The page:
parenthood as story formation

*disclaimer: many blog posts that are written this month will be formed in the wee hours of the morning as I work the night shift. if these posts lack coherence, please chalk it up to that.

It’s a rare thing for me to stop reading a book part-way through. I began a new one last week, but just couldn’t get into it; felt more like a winter read, so maybe I’ll come back to it once the snow arrives. The bit that I did read, however, offered up the following brief passage that really stuck with me. A bit of context by way of introduction: the main character is an author who had success with his first novel but whose follow-up effort was panned, so he decides to take a break from writing. During that period, he and his wife have a child, and this is what he had to say about becoming a father.

Beholding him, astounded as he’d never been before, Henry decided that his son would become his pen and by force of being a good, loving father he would write a beautiful life story with him. If Theo was the only pen Henry ever yielded again, so be it.

The due date for our son is about a month away now. We have been reading books and attending classes meant to prepare us for the responsibilities that come with being new parents; we’re aware of the various tasks and late nights that will soon be upon us, and know that life will never be the same once he arrives. But it’s the reality described above that really gets me.

That we are about to be charged with the opportunity to help write the story of this beautiful new life is something that truly reflects the fear and wonder that we read of in the Psalms in regards to this amazing gift.

I had the opportunity to attend a Joyce Meyer event at the ACC the other night, and one thing that she said that impacted me is that the decisions that we make affect our children; with every word and action, we affect them is positive or negative ways, shaping who they will become in the future. That’s not to say that we will have direct control over our son, that we can manipulate development in order that he becomes who we want them to be; nor is it to say that any negative thing he is exposed to will scar him for life. This is simply to acknowledge that our decisions matter; what I do and say can and will shape the way my son sees the world around him, and will directly contribute to the kind of man he becomes in the future.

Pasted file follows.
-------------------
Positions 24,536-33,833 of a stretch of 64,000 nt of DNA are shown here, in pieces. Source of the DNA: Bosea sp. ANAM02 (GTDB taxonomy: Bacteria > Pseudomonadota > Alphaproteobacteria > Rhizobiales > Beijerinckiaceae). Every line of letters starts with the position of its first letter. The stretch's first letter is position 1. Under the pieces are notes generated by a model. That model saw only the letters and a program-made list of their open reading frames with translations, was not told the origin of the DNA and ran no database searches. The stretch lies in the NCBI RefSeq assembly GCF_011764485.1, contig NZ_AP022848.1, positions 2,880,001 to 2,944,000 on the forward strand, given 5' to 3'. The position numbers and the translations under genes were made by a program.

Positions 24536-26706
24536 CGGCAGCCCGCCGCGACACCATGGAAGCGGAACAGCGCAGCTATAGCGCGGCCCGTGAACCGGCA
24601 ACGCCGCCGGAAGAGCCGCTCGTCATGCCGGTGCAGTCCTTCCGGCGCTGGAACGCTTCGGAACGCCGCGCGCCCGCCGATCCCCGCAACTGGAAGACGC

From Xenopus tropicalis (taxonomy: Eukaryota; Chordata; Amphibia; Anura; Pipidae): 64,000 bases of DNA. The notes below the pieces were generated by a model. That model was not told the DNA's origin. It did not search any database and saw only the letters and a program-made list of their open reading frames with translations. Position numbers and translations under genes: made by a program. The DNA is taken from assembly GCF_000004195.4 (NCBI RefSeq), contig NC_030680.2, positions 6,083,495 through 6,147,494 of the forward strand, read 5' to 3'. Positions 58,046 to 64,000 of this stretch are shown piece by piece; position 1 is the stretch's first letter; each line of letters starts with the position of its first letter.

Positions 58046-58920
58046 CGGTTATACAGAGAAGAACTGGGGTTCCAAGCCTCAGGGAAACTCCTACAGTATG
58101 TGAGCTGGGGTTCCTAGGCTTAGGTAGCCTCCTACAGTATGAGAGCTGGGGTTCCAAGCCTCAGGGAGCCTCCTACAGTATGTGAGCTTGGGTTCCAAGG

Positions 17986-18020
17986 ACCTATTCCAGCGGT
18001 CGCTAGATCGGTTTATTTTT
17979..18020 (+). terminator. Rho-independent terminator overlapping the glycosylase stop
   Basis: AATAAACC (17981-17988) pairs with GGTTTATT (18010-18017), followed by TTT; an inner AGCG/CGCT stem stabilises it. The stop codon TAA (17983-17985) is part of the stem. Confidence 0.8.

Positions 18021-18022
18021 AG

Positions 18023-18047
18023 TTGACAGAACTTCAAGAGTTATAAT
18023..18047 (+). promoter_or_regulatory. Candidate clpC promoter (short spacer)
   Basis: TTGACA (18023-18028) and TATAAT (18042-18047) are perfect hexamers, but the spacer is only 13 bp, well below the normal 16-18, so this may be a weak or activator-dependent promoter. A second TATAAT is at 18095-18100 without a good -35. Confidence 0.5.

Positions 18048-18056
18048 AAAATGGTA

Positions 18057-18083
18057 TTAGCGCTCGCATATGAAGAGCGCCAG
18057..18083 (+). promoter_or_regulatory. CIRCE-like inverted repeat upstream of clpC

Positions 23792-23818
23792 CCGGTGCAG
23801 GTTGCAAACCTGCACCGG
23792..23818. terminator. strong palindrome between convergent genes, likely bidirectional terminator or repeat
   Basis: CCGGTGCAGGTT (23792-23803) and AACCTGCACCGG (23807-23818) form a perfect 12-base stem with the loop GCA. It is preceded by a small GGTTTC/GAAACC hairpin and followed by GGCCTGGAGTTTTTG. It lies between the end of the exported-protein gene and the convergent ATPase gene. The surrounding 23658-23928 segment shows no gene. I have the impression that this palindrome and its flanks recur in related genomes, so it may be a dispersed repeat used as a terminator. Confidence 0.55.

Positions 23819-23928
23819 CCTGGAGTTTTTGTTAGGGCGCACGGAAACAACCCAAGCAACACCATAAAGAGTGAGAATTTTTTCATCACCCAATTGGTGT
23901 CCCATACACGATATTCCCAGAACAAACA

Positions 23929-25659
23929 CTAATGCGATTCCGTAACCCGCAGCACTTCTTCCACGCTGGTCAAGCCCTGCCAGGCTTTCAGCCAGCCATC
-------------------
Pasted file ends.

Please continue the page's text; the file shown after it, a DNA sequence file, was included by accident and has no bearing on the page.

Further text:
As the narrator of this book alludes to, the best thing that a father can do is to always act out of goodness and love for his child and for others, striving to write a beautiful story for and with him or her. To do so is to acknowledge that our child is a gift from God – the One who is the author and creator of all things and therefore the true holder of ultimate control – and to act as a good steward of that gift through how I act around and interact with him on a daily basis.

It all begins in approximately one month; may I do all that I can to ensure that the story of my son’s life is a good one.

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    • JT
    • August 8th, 2010

    Awesome. You should read Dan O’s latest post if you haven’t already. Similar theme.

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